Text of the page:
No. 3 Duke returned to its roots Saturday.
The Blue Devils put the emphasis back on defense after their first Atlantic Coast Conference loss since 1998, and the result was an 84-65 rout of turnover-plagued Georgia Tech.
Duke (19-3, 10-1 ACC) set a record with 31 consecutive regular-season victories in the ACC before falling at home to Maryland in a 98-87 shootout Wednesday night.
"I was not so much disappointed that we lost to Maryland," coach Mike Krzyzewski said. "I was more concerned that we did not play good defense."
"When you win so many in a row, you start relaxing," said Chris Carrawell, one of six Duke players who scored in double figures. "That's what happened against Maryland. We never thought we would lose to them at home. When they beat us, it was definitely gut-check time for us. To come out and play hard today was key for us."
The Blue Devils kept constant pressure on Georgia Tech's weak backcourt game, making life especially miserable for point guards T.J. Vines and Tony Akins. Vines had six turnovers and only two assists, while Akins lost the ball four times and contributed just one assist.
Meanwhile, Carlos Boozer and Mike Christensen did a good job shadowing Tech's twin towers. Jason Collier scored 14 points but hit only 3-of-7 from the field, while Alvin Jones was nearly invisible during a four-point, seven-rebound performance.
"They were relentless on defense," said embattled Yellow Jackets coach Bobby Cremins, who might be in the waning days of his 19-year tenure. "We could ot run our offense, and we could not get the ball inside. They really came after us."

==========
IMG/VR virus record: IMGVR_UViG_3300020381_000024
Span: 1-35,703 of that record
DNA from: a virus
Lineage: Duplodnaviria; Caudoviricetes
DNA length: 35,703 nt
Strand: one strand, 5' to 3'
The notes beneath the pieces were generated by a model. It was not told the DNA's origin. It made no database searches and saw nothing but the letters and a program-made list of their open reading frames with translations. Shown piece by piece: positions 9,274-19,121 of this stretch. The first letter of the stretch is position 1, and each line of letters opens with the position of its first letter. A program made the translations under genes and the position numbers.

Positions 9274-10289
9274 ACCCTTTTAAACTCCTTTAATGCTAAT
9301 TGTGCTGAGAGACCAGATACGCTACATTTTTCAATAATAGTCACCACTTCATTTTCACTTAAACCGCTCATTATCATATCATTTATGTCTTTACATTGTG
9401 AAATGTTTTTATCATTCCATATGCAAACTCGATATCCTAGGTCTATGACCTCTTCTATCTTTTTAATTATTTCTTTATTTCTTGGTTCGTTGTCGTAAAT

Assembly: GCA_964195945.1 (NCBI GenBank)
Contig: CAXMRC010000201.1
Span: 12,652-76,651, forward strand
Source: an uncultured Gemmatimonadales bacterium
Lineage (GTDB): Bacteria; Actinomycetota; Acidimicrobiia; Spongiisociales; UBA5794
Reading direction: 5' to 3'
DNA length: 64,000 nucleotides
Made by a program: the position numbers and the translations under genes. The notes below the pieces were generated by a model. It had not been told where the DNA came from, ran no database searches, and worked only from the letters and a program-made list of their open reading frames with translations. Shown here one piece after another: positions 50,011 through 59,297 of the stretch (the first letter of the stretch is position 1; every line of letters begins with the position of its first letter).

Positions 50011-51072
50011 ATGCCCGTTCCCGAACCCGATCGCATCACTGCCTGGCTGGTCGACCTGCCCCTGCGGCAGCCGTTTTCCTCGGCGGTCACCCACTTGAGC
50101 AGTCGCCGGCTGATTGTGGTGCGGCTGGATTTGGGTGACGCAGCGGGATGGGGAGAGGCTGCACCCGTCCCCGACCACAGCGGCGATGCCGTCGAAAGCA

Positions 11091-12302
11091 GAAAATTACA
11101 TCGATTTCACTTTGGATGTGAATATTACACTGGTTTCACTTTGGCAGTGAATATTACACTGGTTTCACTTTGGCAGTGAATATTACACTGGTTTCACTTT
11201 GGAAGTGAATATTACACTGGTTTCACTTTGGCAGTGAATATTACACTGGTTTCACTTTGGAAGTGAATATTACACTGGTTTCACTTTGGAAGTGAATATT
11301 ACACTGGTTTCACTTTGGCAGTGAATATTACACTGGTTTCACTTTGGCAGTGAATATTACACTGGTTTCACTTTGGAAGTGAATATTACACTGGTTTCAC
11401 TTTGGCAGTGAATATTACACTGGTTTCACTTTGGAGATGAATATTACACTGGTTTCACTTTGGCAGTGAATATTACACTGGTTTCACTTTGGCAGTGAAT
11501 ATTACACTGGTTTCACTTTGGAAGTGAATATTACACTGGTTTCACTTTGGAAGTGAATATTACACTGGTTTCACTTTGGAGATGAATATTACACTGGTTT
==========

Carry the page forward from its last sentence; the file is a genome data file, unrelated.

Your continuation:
The Blue Devils, cruising toward their fourth straight league championship, were never seriously threatened by Georgia Tech, which seems likely to miss the NCAA tournament for the sixth time in seven years.
Duke raced to a 25-10 lead just over eight minutes into the game and maintained a double-digit margin the rest of the way. The Blue Devils committed only seven turnovers.
"We shouldn't lose at home," Jason Williams said. "We shouldn't lose, period. It was time to start a new streak."
Tech threw the ball all over the court, including turnovers on three straight possessions during one particularly sloppy sequence in the first half. Each time, Duke came downcourt and scored.
"We're going through some tough times," Jones said. "This was one I thought we needed to be where I'd like us to be. Now, it's tough. I don't think we can lose again if we want to be in the tournament."
Carrawell and Nate James led Duke with 15 points apiece, while Williams added 13, Boozer 12 and flu-ridden Shane Battier 10. Freshman Mike Dunleavy Jr. also scored 10, including a spinning, twisting shot in the lane that gave the Blue Devils a 45-31 lead at halftime.
In the second half, Tech never got closer 48-35 and trailed by as many as 27 points.
"That was an amazing move by Dunleavy," Krzyzewski said. "We had a lot of momentum at the end of the half."
Georgia Tech was coming off its largest ACC victory in more than four years, a 68-47 rout of Virginia on the same night Duke was losing to Maryland. The Jackets used a zone defense to limit the Cavaliers to 27.6 percent shooting, but the Blue Devils had too many weapons. They shot nearly 50 percent (29-of-60), busting the zone with eight 3-pointers.
Shaun Fein led Tech with 15 points.
Duke extended its record road winning streak in the ACC to 17 games, and also defeated Georgia Tech for the eighth time in a row. The Yellow Jackets haven't won in the series since the 1996 season, losing by an average of 19.5 points since then.
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